By Chris Lavin
LA MESA - City officials will turn on the mic Thursday night and sit back and listen.
The topic is officially La Mesa's future - a broad topic to say the least - but as with all public hearings, the pundit (that would be me) is predicting that the latest hot topics will still dominate. Speakers can be expected to rail against the mega-project in its early stages of consideration for downtown La Mesa.
Others may raise green issues, including whether residents should be allowed to keep chickens on smaller village properties.
But hiding behind these hot topics may be this real issue that will limit the near future for this Jewel of the Hills: Exactly how hard will the recession hit city operations.
With the State of California fighting for its fiscal life and its tax revenues still foundering, it is quite likely that moves the state makes to right its ship will take some fiscal ballast from towns and cities.
It is happening to the schools already with predictions of massive teacher layoffs as state support for districts declines.
In some ways, La Mesa delayed some of that impact when it raised the local sales tax last year, but with another round of state cuts looming, an honest discussion of La Mesa's near term future may involve a variety of bad choices.
Cut police or parks?
Dark furlough days at city facilities?
No one is proposing these yet but as the impact of the recent recession surges through the government ranks, none of these are far-fetched at all, city officials will acknowledge.
Record declines in local sales tax revenues and the many senior-owned properties in La Mesa also give city leaders little room to move if state fiscal moves squeeze cities as expected.
With that sort of financial cloud on the horizon, some might think a proposal to add a multimillion dollar facility to the tax base would be met with a marching band and red carpet. Don't expect that for the Park Station proposal.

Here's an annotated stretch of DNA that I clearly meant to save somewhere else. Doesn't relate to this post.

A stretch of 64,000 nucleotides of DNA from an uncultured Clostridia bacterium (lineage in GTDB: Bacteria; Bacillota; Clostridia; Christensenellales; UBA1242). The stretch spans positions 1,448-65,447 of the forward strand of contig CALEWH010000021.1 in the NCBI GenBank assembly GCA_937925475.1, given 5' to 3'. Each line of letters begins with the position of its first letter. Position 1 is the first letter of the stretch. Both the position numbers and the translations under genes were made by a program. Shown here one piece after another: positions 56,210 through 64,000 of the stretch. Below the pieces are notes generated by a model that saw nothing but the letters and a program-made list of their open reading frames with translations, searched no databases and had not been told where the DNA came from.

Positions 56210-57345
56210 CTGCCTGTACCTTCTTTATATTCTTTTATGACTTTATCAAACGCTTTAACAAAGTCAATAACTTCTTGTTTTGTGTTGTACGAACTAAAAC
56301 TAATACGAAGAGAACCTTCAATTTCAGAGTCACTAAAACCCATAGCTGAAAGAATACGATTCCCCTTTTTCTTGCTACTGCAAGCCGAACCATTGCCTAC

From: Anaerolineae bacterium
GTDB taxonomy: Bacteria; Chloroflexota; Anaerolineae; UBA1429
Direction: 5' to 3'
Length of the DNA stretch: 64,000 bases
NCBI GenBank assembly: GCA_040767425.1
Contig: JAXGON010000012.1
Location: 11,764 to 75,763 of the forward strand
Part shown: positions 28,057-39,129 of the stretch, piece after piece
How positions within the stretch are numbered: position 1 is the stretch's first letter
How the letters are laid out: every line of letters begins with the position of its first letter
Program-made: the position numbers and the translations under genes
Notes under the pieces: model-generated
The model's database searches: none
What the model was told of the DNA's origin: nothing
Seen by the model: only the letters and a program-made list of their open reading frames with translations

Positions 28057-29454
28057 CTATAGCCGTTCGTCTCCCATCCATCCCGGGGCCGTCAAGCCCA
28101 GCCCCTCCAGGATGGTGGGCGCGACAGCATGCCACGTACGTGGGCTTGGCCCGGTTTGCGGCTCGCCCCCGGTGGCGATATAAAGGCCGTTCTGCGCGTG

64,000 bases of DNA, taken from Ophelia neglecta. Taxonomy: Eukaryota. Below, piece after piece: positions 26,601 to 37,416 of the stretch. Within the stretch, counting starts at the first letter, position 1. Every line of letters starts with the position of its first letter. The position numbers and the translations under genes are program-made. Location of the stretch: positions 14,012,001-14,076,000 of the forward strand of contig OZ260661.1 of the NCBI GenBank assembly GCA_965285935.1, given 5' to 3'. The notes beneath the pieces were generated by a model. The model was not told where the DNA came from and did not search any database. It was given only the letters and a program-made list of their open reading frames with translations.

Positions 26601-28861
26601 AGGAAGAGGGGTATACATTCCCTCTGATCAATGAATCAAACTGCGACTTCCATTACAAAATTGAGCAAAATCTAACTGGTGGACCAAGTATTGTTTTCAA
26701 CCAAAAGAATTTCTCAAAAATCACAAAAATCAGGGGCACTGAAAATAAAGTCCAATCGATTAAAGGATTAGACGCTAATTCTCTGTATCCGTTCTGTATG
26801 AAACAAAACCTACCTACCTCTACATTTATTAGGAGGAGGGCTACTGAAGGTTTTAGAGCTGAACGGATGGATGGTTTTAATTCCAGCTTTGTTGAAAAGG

The project was trotted out last month and proposed as much as 18 stories towering over a quaint downtown La Mesans like to call "The Village."
"La Mesans don't like change," one city official said. "And they don't necessarily trust the government process, but we have to hear the land owners proposal with an open mind or the owners could sue the city."
The "chicken in every yard" debate is a whole different kettle of fish - to mix metaphors.
The city has tabled the proposal first brought up by a young resident in search of sustainable living in the form of homegrown eggs. Yet the rural and agrarian roots of this issue may speak more to residents who like to see themselves as semi rural suburban and as resisting the urban feel that arrives just over the La Mesa line in the City of San Diego.
Bringing cows back may be a bit too much homage to our prairie past, but what's wrong with a few chickens?
Plus, this reporter won't out the culprit here, but there is one La Mesa resident with a healthy gaggle of ducks already living in their side yard and no one seems to be kvetching.
The council meeting is Thursday at 6:30 p.m., at the Dale Middle School auditorium 4370 Parks Ave., La Mesa, CA